British theatrical release poster
|Directed by||Stephen Frears|
|Written by||Peter Morgan|
|Music by||Alexandre Desplat|
|Edited by||Lucia Zucchetti|
|Distributed by||Pathé Distribution|
|Budget||£9.8 million ($15 million)|
|Box office||£77.9 million ($123.4 million)|
The Queen is a 2006 British biographical drama film that depicts the death of Diana, Princess of Wales on 31 August 1997. Initially, the Royal Family regard Diana's death as a private affair and thus not to be treated as an official royal death. This is in contrast with the views of Tony Blair and Diana's ex-husband, Prince Charles, who favour the general public's desire for an official expression of grief. Matters are further complicated by the media, royal protocol regarding Diana's official status, and wider issues about republicanism.
The film was directed by Stephen Frears, written by Peter Morgan, and starred Helen Mirren in the title role of Queen Elizabeth II. The film's production and release coincided with a revival of favourable public sentiment in respect to the monarchy, a downturn in fortunes for Tony Blair, and the British inquiry into the death of Diana. Michael Sheen reprised his role as Tony Blair from The Deal in 2003, and he did so again in The Special Relationship in 2010. The Queen also garnered general critical and popular acclaim for Mirren in the title role, which earned her numerous awards, namely the Academy Award for Best Actress, the BAFTA Award for Best Actress in a Leading Role, and the Golden Globe Award for Best Actress in a Motion Picture - Drama. Mirren was praised by the Queen herself and was invited to dinner at Buckingham Palace. However, Mirren could not attend due to filming commitments in Hollywood.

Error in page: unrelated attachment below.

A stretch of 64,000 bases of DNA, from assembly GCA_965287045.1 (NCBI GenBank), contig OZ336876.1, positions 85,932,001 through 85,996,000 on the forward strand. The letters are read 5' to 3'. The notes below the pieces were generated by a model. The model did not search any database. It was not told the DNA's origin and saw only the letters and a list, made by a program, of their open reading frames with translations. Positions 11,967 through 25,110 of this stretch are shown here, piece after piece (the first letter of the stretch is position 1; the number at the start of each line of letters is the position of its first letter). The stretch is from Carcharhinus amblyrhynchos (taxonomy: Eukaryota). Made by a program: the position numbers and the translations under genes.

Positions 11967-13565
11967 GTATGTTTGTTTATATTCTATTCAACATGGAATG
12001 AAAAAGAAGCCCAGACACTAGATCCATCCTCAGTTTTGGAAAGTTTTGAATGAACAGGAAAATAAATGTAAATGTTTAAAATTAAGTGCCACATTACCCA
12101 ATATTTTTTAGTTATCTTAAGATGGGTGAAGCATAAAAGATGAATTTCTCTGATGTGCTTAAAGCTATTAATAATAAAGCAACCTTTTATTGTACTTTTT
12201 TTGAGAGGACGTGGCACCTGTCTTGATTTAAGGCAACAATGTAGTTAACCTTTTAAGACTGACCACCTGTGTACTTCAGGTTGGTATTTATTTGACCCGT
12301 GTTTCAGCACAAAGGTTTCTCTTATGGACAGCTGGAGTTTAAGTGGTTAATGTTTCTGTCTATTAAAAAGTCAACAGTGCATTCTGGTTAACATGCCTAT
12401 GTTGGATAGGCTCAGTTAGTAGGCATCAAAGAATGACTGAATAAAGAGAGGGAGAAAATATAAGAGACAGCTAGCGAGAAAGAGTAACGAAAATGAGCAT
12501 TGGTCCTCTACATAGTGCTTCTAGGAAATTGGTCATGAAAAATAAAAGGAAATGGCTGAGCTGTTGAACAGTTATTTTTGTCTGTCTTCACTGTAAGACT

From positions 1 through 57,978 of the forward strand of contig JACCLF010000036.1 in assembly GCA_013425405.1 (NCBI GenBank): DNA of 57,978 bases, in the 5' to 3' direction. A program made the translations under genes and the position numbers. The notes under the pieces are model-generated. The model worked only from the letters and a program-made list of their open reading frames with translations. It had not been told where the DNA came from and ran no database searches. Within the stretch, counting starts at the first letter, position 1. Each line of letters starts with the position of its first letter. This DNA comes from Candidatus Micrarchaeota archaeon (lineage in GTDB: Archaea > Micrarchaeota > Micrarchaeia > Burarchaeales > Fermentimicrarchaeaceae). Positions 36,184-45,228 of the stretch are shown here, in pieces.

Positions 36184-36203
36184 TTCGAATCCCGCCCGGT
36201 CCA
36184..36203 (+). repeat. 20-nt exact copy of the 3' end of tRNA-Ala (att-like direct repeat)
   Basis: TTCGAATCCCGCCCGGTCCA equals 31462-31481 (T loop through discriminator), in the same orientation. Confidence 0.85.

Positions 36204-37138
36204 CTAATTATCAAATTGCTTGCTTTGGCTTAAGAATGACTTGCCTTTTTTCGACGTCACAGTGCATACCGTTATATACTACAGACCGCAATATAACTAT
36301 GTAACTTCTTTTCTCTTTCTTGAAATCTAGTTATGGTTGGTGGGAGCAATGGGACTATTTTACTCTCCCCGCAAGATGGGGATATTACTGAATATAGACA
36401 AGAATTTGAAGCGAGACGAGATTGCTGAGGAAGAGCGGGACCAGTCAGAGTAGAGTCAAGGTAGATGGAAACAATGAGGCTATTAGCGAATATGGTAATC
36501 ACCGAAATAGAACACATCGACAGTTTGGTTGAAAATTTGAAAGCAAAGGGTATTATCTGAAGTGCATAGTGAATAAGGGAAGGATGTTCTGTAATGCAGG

The 1997 general election has Tony Blair elected as the prime minister from the Labour Party on a manifesto of reform and modernisation. Less than four months later, Diana, Princess of Wales is killed in a car crash at the Alma Bridge tunnel in Paris.
Immediately, her death presents problems for her ex-husband, Prince Charles, and Blair, to accord the mother of a future king that is no longer a member of the royal family. Queen Elizabeth II wonders if Blair will turn his modernisation pledge on to the royal family since he attempts to have her reconsider her views on the funeral plans. Diana's family, the Spencers, called for the funeral to be private.